22 See Appendix, Illus. 2 [this illustration is not included in this version].
      screwed her face and whimpered in pain, but with a straight face and a firm grip, Mahama’s daughter continued her work unabated. A young boy around eight years old with an injured right arm arrived shortly afterwards. His family had waited a long time to have Mahama treat his arm. Mahama’s daughter, wrapping both of her hands around the boy’s thin, wiry arm, began to twist her hands in quick, firm movements up and down his arm. She continued to work diligently as the boy shrieked loudly, twisted his body across the bench in agony, and began to wail. The adults sitting around the boy began to smile and laugh knowingly, seemingly telling him that the pain would soon end. Mahama explained that the boy’s treatment was especially painful because the time that had elapsed between the initial injury and first treatment had caused the complication to become much more serious. After the massage, the young boy stood, his injured arm dangling at his side as he angrily swiped at his tears and gasped for breath. Mahama does not administer medication to assuage the pain during treatment but wishes medical doctors could collaborate with him to administer drugs like painkillers to his patients.24 This idea does not appear far-fetched, considering that Mahama says that Korle-Bu Teaching Hospital in Accra brought him to their facility to set bones there. In addition, both Mahama and some people present at his compound affirmed that orthodox medical doctors occasionally refer some of their orthopedics patients to him! Despite Korle-Bu’s request to have Mahama remain with its hospital staff, Mahama said he refused, feeling he would better serve the needs of his patients by practicing in his indigenous area. Respecting his wishes to remain in his local area, the Ghanaian government instead wishes to start a formal clinic where Mahama sets bones to make his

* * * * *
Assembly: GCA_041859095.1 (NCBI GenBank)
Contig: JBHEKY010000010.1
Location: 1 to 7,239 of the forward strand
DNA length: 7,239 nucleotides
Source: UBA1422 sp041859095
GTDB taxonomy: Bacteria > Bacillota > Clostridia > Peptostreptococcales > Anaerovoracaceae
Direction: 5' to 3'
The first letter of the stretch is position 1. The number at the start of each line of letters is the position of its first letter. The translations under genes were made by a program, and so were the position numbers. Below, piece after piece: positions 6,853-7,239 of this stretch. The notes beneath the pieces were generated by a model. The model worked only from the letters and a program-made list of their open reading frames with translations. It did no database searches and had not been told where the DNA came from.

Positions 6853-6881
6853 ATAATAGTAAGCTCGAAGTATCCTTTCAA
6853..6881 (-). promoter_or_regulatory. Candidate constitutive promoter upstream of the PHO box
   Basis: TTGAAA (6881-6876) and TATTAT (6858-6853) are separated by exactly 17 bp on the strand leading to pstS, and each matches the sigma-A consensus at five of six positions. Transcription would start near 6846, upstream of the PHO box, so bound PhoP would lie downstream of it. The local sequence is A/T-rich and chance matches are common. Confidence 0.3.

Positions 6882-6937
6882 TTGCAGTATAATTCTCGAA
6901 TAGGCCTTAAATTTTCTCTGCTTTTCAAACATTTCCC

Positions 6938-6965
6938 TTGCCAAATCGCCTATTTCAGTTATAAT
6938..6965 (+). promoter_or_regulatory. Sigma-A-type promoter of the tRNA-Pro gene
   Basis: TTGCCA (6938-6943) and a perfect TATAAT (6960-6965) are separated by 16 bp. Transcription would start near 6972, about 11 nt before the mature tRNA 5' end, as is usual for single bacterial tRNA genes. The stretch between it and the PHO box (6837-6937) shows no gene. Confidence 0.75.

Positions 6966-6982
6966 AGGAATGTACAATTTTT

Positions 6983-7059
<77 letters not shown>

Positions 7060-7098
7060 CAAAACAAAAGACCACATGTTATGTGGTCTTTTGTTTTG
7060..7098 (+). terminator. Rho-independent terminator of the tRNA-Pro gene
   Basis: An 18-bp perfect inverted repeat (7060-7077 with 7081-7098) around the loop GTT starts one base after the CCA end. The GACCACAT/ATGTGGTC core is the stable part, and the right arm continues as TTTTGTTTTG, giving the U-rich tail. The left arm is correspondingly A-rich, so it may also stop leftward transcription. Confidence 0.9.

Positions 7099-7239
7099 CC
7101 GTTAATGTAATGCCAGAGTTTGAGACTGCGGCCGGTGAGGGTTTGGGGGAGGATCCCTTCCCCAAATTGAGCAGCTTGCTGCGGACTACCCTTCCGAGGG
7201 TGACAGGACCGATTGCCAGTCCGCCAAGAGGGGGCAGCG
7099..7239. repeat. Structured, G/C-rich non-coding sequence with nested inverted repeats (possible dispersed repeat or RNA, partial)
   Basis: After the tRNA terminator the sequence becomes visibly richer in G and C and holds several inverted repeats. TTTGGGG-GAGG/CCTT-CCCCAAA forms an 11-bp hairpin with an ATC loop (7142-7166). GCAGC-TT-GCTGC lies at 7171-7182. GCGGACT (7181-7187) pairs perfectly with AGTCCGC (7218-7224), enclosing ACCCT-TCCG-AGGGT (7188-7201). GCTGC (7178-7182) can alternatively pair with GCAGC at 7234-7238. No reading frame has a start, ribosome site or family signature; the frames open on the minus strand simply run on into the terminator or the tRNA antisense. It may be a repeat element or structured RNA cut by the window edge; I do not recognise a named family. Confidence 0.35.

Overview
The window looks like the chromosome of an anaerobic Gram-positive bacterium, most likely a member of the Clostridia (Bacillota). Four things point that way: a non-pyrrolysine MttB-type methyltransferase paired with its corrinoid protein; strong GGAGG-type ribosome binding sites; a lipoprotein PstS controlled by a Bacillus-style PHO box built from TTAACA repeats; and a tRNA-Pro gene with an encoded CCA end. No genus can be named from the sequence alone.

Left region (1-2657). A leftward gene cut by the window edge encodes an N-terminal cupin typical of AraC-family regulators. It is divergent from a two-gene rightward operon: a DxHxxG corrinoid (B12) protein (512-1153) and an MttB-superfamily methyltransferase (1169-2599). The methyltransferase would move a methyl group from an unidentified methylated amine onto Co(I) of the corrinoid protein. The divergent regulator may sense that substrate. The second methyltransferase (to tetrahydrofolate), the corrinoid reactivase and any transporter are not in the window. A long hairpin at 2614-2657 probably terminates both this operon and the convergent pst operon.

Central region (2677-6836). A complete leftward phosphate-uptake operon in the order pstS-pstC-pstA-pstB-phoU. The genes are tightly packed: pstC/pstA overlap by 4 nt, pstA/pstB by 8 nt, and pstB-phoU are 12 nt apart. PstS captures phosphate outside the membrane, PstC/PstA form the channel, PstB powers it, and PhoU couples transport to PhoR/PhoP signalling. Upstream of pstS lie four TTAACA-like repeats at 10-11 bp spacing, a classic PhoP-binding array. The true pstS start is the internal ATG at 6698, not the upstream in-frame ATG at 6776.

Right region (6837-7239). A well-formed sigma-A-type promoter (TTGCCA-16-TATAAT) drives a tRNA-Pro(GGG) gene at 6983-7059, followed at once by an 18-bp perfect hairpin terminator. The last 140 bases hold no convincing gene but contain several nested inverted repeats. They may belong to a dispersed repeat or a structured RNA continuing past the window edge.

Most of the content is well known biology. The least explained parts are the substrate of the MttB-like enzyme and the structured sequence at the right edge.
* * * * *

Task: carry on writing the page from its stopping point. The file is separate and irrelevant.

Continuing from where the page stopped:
23 Yaw Mahama. Ibid.
      work environment more hygienic and to house patients needing extended treatment.25 Mahama welcomes this support, feeling it would greatly aid his work by bringing him more patients and allowing them to have a comfortable place to stay, especially for those patients with critical injuries.26 He stressed that this refurbishing is solely for the benefit and comfort of his patients. Wishing not to profit from his work, he also charges a mere ¢300 for the initial treatment, and ¢400 after the patient is fully cured. Though the fee is relatively minute—less than US$1.00—some patients still cannot or do not pay. Mahama, dedicated to performing his work, which he feels is a gift from Allah, says he does not refuse a patient unable to pay, and would continue to treat someone who may not be able to pay him. “It’s not that I don’t like money,” he admitted, “but medicines have their own laws. In this world, there are things which are important and precious…charging too much will dull the power of the medicine with greed.”27 He continued to say that healers who use their knowledge of herbs to profit personally from treating patients only lessen the effectiveness of their medicine. Unlike orthodox medical doctors, Mahama’s work is not governed by the Hippocratic Oath, but his own personal ethics are very similar to the Oath. The practice of orthodox medical doctors today is ruled so much by strict laws and insurance policies that it is difficult for them to practice according to the Oath. Yet, Mahama has no obligation to follow this Oath, and still practices with high moral standards and values. Mahama may have received no formal, Western education, but many orthodox doctors could learn from him—not only his bone-setting techniques but